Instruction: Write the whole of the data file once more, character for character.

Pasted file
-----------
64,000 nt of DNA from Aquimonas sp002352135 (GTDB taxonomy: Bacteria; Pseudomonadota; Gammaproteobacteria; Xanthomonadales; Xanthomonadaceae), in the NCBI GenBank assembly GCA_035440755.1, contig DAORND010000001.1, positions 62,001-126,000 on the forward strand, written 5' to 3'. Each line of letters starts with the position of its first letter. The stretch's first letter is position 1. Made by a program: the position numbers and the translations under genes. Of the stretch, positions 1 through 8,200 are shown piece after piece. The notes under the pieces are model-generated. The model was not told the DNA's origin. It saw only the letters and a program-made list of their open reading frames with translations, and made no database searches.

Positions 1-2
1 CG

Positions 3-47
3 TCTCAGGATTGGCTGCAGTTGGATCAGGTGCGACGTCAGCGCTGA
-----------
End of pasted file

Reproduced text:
64,000 nt of DNA from Aquimonas sp002352135 (GTDB taxonomy: Bacteria; Pseudomonadota; Gammaproteobacteria; Xanthomonadales; Xanthomonadaceae), in the NCBI GenBank assembly GCA_035440755.1, contig DAORND010000001.1, positions 62,001-126,000 on the forward strand, written 5' to 3'. Each line of letters starts with the position of its first letter. The stretch's first letter is position 1. Made by a program: the position numbers and the translations under genes. Of the stretch, positions 1 through 8,200 are shown piece after piece. The notes under the pieces are model-generated. The model was not told the DNA's origin. It saw only the letters and a program-made list of their open reading frames with translations, and made no database searches.

Positions 1-2
1 CG

Positions 3-47
3 TCTCAGGATTGGCTGCAGTTGGATCAGGTGCGACGTCAGCGCTGA